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Tuesday, July 16, 2019

Campus

Muslim Student Association promotes faith among students


Headed by president Waleed Vohra, the Muslim Student Association seeks to promote understanding of the Islamic faith on campus through events like Islam Awareness Week. l A.K. ALmoumen/The Cougar

From April 1 to April 5, the Muslim Student Association held Islam Awareness Week to promote the Islamic faith on campus in the hope of reaching a common understanding.

MSA seeks to reach out to the student body through socials and educational events, like Islam Awareness Week. Over the course of the week, students had the opportunity to learn about the Islamic religion’s stance on prominent issues like women’s rights, social justice and the arts.

“Our focus has shifted from doing events to educate our internal community but also educate the external community and just have dialogues,” said MSA President Waleed Vohra. “So instead of creating safe spaces, staying there, talking about the issues and patting ourselves on the back, we need to be out there.”

Founded in 1964, MSA was initially intended as a promotion for Friday prayer, an obligatory congregational prayer in the Islamic religion comparable to Sunday Mass for Catholics.

“Eventually, this campus was the first place in Houston that the Muslims had Eid prayer and was the jumping board for the Islamic Society of Greater Houston, which is now the body that oversees most mosques in the Greater Houston area,” Vohra said.

Traditionally geared more toward community events and the creation of a safe space, these efforts are still a major part of what the organization does, Vohra said.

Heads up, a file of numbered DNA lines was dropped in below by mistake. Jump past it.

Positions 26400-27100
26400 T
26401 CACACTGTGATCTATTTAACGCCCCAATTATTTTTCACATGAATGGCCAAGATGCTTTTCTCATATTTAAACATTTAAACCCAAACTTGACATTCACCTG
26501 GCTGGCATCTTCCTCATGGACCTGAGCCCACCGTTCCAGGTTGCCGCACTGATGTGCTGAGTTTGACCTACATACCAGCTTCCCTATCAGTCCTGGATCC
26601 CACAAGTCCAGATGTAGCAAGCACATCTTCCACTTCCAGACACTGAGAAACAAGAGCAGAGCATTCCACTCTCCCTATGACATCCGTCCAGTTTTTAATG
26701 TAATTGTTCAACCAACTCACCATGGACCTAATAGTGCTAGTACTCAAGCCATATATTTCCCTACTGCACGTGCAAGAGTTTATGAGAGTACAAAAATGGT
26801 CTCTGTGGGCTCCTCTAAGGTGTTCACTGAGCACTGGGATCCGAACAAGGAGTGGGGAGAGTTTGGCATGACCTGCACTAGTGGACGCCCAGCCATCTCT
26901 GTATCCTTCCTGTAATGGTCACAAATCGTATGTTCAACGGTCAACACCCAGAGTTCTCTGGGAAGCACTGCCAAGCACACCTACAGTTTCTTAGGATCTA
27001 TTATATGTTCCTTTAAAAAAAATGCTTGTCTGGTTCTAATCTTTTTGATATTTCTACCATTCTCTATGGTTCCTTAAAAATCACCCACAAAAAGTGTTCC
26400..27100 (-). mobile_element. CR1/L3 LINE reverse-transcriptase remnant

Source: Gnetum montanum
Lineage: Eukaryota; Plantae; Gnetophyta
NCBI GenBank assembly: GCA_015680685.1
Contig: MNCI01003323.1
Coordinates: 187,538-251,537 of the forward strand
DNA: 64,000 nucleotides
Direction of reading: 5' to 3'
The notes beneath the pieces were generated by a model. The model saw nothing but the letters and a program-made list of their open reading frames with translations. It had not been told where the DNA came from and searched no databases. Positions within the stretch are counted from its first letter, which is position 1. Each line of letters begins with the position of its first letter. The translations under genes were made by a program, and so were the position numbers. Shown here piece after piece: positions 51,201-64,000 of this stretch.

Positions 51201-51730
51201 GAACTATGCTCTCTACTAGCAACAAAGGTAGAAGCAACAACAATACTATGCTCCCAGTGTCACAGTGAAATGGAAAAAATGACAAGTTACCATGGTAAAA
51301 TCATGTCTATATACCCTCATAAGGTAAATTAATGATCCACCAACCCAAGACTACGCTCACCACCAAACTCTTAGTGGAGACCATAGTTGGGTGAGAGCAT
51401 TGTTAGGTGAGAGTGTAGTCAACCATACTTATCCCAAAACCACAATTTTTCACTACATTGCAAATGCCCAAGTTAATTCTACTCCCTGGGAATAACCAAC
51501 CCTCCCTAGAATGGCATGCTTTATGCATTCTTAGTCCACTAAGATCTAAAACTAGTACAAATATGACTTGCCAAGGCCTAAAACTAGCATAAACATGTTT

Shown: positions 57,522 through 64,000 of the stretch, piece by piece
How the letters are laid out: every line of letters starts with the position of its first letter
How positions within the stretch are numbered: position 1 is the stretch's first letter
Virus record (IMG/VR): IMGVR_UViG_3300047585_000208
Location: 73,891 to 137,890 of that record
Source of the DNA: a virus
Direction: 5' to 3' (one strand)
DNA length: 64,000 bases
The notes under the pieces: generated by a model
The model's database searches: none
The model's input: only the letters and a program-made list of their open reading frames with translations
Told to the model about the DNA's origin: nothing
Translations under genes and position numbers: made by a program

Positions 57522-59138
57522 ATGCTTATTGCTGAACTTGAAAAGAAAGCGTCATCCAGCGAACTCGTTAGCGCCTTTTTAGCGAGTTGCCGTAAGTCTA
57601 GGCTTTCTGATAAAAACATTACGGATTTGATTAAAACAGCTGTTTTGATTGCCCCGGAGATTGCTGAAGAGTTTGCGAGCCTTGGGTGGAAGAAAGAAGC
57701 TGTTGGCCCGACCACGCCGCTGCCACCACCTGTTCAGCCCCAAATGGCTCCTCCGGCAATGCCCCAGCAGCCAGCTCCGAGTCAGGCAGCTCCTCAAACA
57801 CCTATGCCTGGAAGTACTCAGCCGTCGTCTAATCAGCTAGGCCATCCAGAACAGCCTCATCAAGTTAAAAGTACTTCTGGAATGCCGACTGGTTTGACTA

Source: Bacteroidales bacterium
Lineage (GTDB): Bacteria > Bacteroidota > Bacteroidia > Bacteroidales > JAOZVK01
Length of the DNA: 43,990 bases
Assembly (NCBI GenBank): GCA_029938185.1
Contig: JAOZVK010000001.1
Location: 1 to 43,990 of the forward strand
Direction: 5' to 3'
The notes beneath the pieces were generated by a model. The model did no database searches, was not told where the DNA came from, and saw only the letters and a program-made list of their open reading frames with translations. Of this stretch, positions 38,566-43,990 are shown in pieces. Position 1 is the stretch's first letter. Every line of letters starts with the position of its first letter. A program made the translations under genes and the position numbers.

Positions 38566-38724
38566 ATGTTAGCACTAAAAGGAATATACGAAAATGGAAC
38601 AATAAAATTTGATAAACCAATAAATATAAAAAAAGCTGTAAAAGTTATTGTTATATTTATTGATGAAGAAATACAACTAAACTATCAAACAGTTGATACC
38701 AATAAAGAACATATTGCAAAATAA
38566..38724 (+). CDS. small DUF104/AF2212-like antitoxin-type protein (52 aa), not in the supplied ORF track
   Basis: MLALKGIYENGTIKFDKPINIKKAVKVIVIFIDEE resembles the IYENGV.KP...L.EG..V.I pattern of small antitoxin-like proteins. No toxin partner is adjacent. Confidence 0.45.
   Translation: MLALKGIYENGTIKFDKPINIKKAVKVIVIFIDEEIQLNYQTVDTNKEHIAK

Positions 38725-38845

“We held various types of events throughout each semester and occasionally during the breaks,” said former MSA President Ahmed Sarraj. “They ranged from weekly educational events that focused on Islamic knowledge to social events such as tailgating before the football game, as well as game nights.”

This was all in an effort to create a sense of community for Muslim students looking to make friends, an effort that the officers hold in high regard.

“MSA is one of those things that everyone is welcome — it’s like Grandma’s house,” said MSA Vice President Hadi Rahman. “If you want good, consistent events where you’ll be able to make new friends, MSA is there for you. Our events have leaned towards heavy interaction that allows people to feel included as Muslims in general.”

The MSA leaders believe their primary goal— beyond the creation of a safe space for Muslim students through initiatives, such as the elimination of fees for MSA membership— is to promote the success of their members. 

“I would say it’s very important to articulate our message properly because if you are not articulating your message, someone is doing it for you,” Vohra said. “And that’s one of our guiding philosophies: you need to lift up your own voices.”

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